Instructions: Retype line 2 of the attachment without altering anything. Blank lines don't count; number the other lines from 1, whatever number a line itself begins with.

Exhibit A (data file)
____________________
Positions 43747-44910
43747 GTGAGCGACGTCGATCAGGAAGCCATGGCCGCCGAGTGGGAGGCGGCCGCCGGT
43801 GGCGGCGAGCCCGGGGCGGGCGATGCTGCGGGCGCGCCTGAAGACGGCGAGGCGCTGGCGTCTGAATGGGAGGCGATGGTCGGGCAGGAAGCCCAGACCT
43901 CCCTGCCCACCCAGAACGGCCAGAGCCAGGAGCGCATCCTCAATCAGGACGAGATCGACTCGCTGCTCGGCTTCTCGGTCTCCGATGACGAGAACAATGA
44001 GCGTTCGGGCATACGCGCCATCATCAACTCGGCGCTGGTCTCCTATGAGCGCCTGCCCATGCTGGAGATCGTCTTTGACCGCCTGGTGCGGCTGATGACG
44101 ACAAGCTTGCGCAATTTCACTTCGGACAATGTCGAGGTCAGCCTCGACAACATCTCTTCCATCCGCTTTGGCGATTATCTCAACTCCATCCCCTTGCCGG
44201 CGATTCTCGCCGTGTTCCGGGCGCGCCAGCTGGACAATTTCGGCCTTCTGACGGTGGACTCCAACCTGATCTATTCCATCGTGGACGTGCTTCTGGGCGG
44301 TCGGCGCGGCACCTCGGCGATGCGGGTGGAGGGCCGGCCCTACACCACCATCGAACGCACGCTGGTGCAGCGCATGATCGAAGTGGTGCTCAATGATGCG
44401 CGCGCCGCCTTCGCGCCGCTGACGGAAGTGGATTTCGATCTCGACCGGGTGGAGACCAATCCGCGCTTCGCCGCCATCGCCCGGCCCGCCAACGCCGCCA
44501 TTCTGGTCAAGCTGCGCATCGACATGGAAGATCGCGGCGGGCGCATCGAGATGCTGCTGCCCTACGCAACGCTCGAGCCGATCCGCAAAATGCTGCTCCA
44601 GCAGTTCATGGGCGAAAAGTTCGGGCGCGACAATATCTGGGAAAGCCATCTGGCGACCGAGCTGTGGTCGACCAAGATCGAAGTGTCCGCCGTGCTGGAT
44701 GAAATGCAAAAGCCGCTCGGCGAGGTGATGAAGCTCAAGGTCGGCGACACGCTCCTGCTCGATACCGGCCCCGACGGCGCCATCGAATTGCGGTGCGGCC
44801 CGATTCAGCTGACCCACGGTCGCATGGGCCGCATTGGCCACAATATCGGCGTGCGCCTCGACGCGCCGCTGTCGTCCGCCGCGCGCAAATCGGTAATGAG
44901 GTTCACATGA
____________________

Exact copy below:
43747 GTGAGCGACGTCGATCAGGAAGCCATGGCCGCCGAGTGGGAGGCGGCCGCCGGT